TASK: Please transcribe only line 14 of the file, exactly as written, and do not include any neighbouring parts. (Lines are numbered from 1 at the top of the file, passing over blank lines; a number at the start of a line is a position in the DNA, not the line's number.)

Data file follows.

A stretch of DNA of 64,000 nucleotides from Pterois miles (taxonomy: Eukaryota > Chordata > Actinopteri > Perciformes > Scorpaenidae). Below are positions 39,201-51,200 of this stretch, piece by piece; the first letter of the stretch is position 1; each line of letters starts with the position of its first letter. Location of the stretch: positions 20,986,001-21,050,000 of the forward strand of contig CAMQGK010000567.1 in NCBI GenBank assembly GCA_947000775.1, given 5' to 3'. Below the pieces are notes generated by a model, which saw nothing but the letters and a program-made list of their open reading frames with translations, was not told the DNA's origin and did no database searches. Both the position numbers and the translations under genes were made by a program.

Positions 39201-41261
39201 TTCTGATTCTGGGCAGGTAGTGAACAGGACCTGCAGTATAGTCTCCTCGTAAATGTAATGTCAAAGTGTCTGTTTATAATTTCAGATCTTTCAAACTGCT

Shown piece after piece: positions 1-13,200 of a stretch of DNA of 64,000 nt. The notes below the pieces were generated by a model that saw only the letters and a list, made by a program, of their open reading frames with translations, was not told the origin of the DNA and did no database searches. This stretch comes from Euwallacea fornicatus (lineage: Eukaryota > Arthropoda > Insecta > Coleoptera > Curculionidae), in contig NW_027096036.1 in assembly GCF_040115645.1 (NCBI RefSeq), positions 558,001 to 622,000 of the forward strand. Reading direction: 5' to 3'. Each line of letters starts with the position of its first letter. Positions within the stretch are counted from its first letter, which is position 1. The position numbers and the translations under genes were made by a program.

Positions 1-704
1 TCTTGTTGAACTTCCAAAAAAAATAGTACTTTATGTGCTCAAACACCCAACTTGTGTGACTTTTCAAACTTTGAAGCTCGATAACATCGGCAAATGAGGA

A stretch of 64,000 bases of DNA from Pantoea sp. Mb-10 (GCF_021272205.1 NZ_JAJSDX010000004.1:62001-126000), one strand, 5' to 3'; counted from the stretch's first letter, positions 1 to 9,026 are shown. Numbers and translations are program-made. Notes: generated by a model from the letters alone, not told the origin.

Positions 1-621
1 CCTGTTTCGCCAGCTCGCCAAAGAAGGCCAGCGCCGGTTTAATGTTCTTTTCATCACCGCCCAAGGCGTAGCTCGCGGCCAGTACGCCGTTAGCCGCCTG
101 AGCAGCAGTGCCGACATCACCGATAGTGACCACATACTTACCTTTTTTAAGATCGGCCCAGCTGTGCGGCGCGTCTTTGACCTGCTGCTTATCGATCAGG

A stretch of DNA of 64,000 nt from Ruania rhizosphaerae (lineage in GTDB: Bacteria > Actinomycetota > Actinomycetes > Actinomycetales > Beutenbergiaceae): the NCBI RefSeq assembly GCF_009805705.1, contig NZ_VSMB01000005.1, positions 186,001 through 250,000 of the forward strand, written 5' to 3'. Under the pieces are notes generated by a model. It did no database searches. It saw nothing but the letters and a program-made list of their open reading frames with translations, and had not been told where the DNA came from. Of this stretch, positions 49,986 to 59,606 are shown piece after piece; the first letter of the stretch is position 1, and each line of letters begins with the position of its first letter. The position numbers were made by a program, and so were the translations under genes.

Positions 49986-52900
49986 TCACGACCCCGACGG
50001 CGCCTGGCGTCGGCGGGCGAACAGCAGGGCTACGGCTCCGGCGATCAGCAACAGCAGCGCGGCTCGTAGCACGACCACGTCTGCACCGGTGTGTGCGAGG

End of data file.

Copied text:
50001 CGCCTGGCGTCGGCGGGCGAACAGCAGGGCTACGGCTCCGGCGATCAGCAACAGCAGCGCGGCTCGTAGCACGACCACGTCTGCACCGGTGTGTGCGAGG